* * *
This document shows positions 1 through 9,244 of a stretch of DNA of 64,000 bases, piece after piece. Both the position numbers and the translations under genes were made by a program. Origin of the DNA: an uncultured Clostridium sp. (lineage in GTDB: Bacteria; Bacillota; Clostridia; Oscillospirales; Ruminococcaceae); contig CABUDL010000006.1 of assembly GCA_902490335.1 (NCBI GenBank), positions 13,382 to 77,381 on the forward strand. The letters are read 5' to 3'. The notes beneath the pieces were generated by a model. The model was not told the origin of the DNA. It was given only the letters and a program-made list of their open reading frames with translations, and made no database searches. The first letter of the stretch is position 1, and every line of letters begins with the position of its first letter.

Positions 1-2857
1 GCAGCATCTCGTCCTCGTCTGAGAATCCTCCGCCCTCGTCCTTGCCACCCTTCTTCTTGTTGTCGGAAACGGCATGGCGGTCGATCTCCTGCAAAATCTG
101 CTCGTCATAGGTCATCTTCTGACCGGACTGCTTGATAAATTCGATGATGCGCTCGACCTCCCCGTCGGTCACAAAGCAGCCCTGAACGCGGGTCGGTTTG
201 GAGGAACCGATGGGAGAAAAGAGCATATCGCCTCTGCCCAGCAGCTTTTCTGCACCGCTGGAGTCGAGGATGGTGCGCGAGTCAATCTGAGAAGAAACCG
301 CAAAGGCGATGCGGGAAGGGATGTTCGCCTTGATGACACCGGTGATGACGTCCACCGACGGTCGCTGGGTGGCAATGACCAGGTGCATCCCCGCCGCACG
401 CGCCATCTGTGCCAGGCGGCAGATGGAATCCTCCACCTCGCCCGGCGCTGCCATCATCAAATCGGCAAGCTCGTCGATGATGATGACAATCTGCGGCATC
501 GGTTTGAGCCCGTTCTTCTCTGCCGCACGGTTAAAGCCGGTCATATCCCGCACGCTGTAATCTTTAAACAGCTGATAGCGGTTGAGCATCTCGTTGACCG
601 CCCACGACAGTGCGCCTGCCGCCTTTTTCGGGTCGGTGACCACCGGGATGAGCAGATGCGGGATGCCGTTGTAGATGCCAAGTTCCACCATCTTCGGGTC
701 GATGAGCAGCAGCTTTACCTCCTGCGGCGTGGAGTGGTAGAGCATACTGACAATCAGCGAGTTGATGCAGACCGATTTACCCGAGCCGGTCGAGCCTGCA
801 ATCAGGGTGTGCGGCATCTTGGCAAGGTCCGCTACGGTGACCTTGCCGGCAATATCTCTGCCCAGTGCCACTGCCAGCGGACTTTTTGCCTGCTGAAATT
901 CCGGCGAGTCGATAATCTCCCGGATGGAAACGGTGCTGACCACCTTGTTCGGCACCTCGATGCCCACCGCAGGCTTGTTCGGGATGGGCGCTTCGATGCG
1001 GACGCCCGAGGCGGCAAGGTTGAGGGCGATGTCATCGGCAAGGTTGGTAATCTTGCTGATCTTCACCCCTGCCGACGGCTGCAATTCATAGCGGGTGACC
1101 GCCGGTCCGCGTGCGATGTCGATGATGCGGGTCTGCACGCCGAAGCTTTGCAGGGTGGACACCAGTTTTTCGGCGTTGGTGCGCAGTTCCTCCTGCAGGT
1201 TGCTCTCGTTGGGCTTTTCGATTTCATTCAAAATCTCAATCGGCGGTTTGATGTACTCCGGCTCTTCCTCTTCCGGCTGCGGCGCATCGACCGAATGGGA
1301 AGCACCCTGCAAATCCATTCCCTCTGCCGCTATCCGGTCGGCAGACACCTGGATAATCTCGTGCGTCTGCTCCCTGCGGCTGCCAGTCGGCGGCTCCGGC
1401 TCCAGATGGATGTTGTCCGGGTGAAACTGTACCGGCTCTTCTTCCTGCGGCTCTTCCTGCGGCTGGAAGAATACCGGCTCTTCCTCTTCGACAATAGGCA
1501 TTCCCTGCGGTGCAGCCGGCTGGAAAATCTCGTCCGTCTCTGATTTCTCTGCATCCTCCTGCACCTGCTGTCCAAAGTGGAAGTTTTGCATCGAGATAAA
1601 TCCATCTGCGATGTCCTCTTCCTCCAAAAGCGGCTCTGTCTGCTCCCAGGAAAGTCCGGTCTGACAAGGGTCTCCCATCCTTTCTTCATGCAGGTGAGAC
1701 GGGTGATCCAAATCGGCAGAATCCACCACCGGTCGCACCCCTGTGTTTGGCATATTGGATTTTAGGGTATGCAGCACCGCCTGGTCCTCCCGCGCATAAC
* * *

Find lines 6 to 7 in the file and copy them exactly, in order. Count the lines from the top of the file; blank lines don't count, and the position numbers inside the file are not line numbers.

301 CAAAGGCGATGCGGGAAGGGATGTTCGCCTTGATGACACCGGTGATGACGTCCACCGACGGTCGCTGGGTGGCAATGACCAGGTGCATCCCCGCCGCACG
401 CGCCATCTGTGCCAGGCGGCAGATGGAATCCTCCACCTCGCCCGGCGCTGCCATCATCAAATCGGCAAGCTCGTCGATGATGATGACAATCTGCGGCATC